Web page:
Call for Chapters: Energy Justice - Climate Change Mitigation and Adaptation (Palgrave Macmillan)

There is strong scientific evidence that human-induced climate change is a real threat and human activity is the main cause of this urgent problem; despite the existing evidence, fossil fuel consumption continues to rise, as well as global energy demand—under normal circumstances.  However, the COVID-19 crisis changed this scenario having an immediate impact on health, wellbeing, energy use, and CO2 emissions. Energy justice calls for a moral analysis of all current energy systems from legal, political, and philosophical perspectives. The energy law framework is developing rapidly in the U.S. and worldwide, especially environmental law and natural resources law (Salter et al. 2018). Energy policy systems are often detached from energy justice and ethics concepts (Jenkins et al. 2018). Energy justice is a relatively new concept as compared to environmental justice; first and foremost, energy justice is characterized as a certain tool for the policymaking process that seeks to identify when and where injustices occur and how to identify them. Energy justice is a transdisciplinary research agenda that has already received notable scholarly attention in such academic fields as law, philosophy, international relations, public administration, international development, politics, government, and (environmental) economics. We seek contributions that discuss energy justice and climate change mitigation and adaptation from various angles. This interdisciplinary edited volume is under contract with Palgrave Macmillan. By August 23, please send your CV and final chapter to co-editors: Dr. Elena Shabliy and/or Dr. Dmitry Kurochkin.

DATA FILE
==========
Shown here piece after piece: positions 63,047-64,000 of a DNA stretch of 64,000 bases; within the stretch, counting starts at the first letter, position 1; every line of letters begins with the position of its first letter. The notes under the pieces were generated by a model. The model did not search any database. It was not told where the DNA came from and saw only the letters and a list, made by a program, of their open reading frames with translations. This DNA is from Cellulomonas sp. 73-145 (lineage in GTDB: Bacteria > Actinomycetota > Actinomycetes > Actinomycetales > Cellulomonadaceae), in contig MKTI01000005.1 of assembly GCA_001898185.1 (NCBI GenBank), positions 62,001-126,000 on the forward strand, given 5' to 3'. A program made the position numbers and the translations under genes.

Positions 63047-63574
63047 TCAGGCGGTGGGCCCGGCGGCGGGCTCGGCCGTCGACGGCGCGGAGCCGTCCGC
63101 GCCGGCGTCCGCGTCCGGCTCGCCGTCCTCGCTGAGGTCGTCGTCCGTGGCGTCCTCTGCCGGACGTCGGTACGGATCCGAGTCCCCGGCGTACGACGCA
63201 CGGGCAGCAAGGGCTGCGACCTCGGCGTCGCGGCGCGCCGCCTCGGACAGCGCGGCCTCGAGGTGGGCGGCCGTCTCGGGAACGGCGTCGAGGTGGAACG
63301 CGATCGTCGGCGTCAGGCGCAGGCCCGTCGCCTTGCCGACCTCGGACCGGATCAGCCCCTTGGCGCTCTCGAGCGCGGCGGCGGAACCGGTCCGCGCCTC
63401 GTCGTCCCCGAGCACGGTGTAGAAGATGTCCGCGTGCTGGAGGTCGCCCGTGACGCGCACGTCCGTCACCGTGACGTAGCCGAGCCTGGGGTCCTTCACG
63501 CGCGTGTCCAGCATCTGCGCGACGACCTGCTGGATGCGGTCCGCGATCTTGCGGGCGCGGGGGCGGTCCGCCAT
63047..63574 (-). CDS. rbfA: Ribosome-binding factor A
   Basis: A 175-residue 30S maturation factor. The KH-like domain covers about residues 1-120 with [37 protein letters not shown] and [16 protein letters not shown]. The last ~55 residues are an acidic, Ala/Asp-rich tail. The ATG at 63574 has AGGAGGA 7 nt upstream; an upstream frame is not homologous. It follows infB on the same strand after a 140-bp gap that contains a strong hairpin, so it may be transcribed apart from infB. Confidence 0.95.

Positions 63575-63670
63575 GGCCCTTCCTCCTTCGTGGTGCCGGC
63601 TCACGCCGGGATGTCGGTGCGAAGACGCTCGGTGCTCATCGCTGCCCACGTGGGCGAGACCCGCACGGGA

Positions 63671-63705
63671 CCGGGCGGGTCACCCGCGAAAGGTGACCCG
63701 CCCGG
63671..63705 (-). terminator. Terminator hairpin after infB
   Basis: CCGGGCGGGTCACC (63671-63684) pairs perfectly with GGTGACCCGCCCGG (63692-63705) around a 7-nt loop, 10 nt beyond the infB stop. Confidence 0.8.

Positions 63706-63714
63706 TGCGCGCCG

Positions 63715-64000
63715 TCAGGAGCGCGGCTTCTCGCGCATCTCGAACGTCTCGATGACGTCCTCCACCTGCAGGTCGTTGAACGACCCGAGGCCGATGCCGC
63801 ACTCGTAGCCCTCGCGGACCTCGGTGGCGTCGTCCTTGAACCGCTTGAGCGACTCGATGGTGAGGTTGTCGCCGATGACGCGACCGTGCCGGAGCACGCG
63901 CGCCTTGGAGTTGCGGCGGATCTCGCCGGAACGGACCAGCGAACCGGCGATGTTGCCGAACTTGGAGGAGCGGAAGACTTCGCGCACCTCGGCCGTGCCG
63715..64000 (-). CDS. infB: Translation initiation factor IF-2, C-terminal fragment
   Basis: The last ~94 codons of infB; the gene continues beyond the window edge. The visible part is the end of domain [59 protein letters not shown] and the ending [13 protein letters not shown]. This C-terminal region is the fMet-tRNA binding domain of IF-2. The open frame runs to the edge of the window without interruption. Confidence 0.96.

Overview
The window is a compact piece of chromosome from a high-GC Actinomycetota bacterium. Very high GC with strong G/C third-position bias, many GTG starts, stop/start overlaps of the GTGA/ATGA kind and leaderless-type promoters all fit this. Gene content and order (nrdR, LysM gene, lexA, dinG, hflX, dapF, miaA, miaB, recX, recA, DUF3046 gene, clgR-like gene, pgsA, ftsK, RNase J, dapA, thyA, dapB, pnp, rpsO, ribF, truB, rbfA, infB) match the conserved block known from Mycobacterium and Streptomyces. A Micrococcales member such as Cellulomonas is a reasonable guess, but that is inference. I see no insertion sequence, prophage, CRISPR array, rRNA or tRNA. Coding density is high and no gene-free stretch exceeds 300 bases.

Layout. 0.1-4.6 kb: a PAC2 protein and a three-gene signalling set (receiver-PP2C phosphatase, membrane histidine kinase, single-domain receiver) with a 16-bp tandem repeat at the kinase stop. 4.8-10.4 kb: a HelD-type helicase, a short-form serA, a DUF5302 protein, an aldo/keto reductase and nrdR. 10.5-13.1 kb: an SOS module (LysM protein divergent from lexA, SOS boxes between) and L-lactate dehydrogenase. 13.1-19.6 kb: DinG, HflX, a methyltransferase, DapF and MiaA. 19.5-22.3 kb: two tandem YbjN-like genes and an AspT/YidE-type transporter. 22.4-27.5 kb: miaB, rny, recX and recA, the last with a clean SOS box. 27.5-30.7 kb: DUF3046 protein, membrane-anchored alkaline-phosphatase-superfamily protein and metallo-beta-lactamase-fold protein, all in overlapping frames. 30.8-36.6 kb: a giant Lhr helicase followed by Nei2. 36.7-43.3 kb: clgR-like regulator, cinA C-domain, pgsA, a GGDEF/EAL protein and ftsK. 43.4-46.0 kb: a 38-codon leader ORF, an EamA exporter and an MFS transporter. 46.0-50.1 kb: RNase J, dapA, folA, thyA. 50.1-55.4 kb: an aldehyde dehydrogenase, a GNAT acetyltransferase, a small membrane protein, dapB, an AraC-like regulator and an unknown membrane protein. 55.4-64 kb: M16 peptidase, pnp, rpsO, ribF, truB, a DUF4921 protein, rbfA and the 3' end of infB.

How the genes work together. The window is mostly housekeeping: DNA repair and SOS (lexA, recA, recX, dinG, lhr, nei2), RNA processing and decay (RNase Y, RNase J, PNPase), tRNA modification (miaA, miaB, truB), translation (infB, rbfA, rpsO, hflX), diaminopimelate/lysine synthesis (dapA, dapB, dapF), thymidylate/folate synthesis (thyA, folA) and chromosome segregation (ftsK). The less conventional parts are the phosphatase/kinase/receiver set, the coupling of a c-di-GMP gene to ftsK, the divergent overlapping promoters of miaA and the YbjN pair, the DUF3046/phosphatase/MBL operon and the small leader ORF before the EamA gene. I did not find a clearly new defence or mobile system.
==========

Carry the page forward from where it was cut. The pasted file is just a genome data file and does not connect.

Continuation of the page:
• Global Energy Justice
  • Energy Law
  • Comparative Law
  • Renewable Energy
  • Peace
  • Harmony
  • Humanism
  • Energy Policy
  • Recognition Justice
  • Distributional Justice
  • Procedural Justice
  • Global South
  • Democratic
  • Developing Economies
  • Developed Countries
  • Ethical Systems 

Contact Info: 

Dr. Elena Shabliy, Visiting Scholar at Columbia University

Dr. Dmitry Kurochkin, Researcher at Harvard University